Long Forgotten Corvette Collection Rediscovered
A long overlooked Corvette collection (36 of them to be exact) has been sitting in various storage garages for over 25 years just waiting to hit the open road. So how did this collection come into being? In 1989 music network VH1 organized the largest prize giveaway ever done at that time. They organized a massive giveaway of Chevrolet Corvettes, one from every year from 1953-1989. Thousands entered but only one person was declared the winner and his name was Dennis Amodeo . In grandiose fashion, VH1 handed Amodeo a bag of keys for the cars presented to him by the singer from The Beach Boys and VH1 used Amodeo’s image on every commercial possible to maximize their clever promotion and turned him into their poster child for their network. At first glance it seems like a big waste of funds but their platform for people to enter was toll calls at $2 per entry. The savvy network not only made back their investment money, they also made a profit on the promotion and did that in just a few weeks.
The grouping of the classic cars was estimated to be worth over $600,000 at the time, a huge amount for any car collection. While excited to win, Amodeo soon fielded a phone call from an interested person who wanted to buy the whole collection to use in an art project. Soon Amodeo parted ways with his stash of corvettes and sold them to a New York photographer named Peter Max. The sale was for an estimated $250,000 in cash, $250,000 more in Peter Max’s art and future potential profits. Max stored his newly acquired booty into various storage garages over the next 25 years, always promising to do some kind of art show or display the cars. But words are just talk and not all promises are kept, and soon these gems were slowly forgotten about by the mainstream and decades of dust and disrepair fell onto the iconic American vehicles.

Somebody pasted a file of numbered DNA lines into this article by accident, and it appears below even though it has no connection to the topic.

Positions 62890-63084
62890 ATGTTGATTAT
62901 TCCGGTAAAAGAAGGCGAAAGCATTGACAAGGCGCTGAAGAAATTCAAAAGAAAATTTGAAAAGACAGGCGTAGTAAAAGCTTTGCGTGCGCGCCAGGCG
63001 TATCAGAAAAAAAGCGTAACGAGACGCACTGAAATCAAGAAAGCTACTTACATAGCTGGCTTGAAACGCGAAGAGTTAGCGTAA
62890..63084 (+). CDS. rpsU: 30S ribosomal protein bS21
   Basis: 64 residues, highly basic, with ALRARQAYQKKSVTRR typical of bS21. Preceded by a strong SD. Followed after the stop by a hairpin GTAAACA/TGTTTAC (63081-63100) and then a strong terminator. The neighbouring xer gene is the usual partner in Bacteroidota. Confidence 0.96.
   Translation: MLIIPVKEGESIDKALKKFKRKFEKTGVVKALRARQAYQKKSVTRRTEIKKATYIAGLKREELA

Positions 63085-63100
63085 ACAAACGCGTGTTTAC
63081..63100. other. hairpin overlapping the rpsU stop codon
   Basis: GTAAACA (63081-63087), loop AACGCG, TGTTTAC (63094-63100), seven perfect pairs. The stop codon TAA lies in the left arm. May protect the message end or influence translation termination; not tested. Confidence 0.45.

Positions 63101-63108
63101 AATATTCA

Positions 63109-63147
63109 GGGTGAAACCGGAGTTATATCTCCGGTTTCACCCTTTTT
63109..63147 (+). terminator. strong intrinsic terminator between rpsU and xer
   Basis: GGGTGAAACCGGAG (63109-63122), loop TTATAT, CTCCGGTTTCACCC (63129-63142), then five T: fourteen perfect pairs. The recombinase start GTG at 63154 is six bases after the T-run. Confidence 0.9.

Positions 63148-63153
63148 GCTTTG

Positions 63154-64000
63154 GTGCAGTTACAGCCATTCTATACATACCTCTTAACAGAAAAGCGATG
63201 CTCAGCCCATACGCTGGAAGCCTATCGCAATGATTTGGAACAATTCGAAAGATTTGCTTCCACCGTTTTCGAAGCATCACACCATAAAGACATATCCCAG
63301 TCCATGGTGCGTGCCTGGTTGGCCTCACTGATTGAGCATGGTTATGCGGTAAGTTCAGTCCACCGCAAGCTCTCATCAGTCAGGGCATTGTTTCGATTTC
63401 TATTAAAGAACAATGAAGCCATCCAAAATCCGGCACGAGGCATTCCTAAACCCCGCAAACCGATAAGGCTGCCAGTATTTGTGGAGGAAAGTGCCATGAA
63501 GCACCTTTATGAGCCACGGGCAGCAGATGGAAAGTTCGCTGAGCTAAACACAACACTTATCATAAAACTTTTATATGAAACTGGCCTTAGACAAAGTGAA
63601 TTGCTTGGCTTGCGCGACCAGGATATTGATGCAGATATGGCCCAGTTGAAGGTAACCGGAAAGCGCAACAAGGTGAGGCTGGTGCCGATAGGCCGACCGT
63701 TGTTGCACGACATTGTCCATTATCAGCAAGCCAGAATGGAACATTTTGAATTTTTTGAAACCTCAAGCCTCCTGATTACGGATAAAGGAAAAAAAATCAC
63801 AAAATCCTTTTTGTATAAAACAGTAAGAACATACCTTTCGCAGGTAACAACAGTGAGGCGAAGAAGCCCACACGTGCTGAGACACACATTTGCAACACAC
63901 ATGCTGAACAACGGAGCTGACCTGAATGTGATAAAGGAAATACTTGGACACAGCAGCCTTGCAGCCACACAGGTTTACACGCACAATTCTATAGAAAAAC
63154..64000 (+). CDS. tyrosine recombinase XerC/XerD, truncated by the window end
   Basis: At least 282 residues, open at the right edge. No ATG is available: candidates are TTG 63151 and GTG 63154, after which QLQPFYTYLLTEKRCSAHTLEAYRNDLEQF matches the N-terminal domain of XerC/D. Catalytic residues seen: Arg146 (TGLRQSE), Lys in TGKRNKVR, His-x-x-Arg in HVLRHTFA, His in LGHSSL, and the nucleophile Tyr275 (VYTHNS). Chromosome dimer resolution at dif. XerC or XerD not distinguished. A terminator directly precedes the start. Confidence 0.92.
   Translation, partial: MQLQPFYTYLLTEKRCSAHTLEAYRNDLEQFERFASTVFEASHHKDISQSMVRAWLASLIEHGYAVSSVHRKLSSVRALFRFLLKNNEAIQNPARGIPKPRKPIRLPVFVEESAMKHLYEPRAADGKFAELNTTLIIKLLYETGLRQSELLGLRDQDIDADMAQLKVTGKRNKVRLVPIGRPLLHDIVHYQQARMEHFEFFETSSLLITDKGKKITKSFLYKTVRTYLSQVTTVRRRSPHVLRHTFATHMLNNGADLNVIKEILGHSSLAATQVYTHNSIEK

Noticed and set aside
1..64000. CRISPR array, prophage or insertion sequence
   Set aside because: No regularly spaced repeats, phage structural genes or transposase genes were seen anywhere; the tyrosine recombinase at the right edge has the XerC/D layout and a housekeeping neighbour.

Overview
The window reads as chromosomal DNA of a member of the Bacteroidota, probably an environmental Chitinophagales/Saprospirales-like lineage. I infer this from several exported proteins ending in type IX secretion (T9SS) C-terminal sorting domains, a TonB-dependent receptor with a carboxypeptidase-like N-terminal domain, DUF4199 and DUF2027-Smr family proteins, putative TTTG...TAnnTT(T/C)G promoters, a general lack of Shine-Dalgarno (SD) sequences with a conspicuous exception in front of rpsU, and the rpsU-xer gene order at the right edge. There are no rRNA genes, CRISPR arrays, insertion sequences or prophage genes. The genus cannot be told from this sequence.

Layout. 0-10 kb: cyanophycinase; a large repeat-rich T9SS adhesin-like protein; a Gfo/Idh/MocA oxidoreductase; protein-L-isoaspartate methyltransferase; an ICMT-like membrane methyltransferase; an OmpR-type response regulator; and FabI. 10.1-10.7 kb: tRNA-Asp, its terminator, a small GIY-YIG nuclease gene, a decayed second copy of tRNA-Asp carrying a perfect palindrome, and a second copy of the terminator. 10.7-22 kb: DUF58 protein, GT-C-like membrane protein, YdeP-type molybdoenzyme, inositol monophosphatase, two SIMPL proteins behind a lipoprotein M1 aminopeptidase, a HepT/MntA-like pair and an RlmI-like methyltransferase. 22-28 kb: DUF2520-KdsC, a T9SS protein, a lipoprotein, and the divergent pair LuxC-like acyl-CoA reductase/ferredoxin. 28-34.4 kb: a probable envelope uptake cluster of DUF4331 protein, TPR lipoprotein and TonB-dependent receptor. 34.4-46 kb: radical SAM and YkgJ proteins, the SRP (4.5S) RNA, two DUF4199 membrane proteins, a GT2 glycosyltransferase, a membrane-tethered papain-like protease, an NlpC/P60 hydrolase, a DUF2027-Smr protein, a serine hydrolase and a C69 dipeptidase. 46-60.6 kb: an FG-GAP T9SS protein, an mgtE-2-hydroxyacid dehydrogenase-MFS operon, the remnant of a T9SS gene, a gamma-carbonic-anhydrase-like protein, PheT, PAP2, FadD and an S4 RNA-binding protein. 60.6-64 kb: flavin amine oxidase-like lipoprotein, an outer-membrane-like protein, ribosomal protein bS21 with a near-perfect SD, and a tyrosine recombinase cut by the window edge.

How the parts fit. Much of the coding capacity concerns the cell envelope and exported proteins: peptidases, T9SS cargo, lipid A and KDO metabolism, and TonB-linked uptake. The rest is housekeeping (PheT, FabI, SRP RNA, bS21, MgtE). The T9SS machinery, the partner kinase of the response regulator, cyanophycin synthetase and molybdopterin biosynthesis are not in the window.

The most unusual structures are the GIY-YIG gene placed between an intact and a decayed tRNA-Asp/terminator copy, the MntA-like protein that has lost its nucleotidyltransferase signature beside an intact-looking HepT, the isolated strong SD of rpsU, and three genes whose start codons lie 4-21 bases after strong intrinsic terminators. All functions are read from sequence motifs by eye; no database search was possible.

That is until recently when new pictures of the ghostly collection were revealed for the first time in years. It turns out Max was looking for yet another place to move the collection a few months ago when he was approached by a man and his partners who wanted to discuss the possibility of buying the whole lot. Soon a deal was reached and the cars have been freed from their dusty morgue and are slowly being re-animated to their original state. While some of the vettes just don’t lend themselves to being restored (as their value isn’t close to what it would cost to get them road-worthy) there are a few gems in the lot which will eventually be show stoppers if and when they are ever brought to auction. We will post more pics soon of some of the restored vehicles, till then please click the arrows below to see the incredible photos.
Here’s the link to the story and 21 pics on restoMODS.com: